Carolina Panthers safety Eric Reid, another such player, also voiced support for Kaepernick after his own game Sunday, praising his former San Francisco 49ers tea妹妹ate for taking the workout into his own hands.
“The NFL wanted to control the narrative by not letting independent media into the workout to document the workout,” Reid told reporters. “They wouldn’t even tell him who was going to run his routes for him. They wouldn’t even give him a script for the workout. Is Colin supposed to trust the organization that’s blackballing him? He’s not that naive.”
Stills echoed that sentiment.
“It’s hard for there to be trust,” he said, “when the trust has been broken before.”
- Kenny Stills, Eric Reid say NFL made 'circus' out of Colin Kaepernick's workout, USAToday.com, November 17, 2019.
3. When I was a kid, it dawned on me at some point that Santa Claus had the same handwriting as my mother. I was actually relieved; I could now attribute the injustice of my sister receiving a hamster and a rose-scented Barbie doll the same year I got a copy of Gulliver’s Travels to the collapse of my parents’ resolve in the face of my sister’s relentless demands. I hadn’t co妹妹itted some cosmic crime that had landed me on Santa’s worldwide naughty list after all; I just hadn’t been persistent enough.
I don’t have children, so I’ve never had to break the news to anyone that Santa’s a sham. I’ll definitely be sad when my niece no longer bothers to leave out cookies and “reindeer food” for Santa, though. And I’ll be even sadder when Elf on the Shelf stops working as a bargaining tool: “What’s that, Elf? You don’t like it when little girls borrow their aunt’s very expensive bronzer without asking? You’re going to tell Santa if she doesn’t return it right this second? Uh-oh!”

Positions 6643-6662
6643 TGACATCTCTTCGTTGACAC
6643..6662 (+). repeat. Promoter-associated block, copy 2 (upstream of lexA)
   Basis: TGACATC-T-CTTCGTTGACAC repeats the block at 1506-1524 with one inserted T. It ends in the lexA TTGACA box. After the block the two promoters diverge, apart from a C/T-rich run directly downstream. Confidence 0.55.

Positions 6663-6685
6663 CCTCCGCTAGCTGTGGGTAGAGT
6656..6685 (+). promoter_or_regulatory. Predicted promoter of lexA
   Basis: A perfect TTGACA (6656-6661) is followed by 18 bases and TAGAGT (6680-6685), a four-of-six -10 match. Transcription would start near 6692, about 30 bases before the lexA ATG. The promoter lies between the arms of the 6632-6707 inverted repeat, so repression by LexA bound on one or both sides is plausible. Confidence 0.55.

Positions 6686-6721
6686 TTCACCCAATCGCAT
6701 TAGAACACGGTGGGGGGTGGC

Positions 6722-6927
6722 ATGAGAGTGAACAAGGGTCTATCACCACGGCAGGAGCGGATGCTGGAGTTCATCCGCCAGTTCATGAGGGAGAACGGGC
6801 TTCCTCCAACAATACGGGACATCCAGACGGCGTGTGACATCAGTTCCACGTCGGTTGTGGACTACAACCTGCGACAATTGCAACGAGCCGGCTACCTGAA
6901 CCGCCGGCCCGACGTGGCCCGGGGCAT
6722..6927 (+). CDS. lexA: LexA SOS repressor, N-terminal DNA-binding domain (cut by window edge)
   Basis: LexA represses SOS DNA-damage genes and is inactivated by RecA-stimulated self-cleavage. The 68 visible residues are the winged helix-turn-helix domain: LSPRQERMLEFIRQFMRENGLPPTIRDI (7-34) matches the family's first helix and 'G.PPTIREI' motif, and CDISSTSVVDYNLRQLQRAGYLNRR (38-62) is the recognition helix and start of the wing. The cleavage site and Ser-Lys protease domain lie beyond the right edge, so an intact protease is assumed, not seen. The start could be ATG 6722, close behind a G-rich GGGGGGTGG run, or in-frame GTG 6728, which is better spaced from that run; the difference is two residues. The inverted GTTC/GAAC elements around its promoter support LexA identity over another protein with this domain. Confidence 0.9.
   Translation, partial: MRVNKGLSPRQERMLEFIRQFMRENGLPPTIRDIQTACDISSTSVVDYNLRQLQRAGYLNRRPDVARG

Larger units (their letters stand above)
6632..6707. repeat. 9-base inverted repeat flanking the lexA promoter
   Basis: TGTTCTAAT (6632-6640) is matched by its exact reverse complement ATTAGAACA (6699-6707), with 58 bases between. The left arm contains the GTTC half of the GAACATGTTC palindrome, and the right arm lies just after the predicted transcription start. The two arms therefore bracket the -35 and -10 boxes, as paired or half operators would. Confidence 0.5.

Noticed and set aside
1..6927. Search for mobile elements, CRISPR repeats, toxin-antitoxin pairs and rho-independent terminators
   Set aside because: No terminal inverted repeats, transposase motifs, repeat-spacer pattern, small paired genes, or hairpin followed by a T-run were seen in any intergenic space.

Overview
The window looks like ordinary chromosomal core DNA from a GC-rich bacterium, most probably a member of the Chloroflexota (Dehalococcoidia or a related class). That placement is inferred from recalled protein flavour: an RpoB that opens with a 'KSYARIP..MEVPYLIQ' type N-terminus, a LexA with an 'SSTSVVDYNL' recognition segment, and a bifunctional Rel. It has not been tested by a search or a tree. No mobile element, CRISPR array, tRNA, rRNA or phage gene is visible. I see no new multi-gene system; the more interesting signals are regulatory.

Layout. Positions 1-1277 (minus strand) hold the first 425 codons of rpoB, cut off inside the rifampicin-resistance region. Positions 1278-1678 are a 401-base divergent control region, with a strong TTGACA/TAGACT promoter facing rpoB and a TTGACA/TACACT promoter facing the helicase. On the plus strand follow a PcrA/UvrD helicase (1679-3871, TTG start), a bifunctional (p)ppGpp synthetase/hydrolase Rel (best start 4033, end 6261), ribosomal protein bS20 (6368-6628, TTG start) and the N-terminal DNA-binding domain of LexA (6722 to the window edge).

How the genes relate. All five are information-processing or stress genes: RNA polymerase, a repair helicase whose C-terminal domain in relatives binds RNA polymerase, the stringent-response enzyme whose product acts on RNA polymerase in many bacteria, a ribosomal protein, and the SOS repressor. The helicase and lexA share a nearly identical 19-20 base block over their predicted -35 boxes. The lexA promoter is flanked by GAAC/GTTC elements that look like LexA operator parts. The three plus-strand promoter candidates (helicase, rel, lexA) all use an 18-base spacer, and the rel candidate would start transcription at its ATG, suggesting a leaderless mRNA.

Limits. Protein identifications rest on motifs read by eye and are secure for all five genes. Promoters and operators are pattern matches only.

For those with kids, figuring out how to handle the Santa situation can be a tricky parenting hurdle. Some households are Santa-free for religious reasons. Others, like that of my high school classmate Andy and his wife, dispense with the truth from the get-go as a matter of trust.
“We didn’t like the idea of lying to them and then having to tell the truth later,” Andy says of the decision to be straight up about the Santa myth with his two sons. “We told them from the beginning that it was a game. Some families play, and others don’t, so don’t spoil their fun.”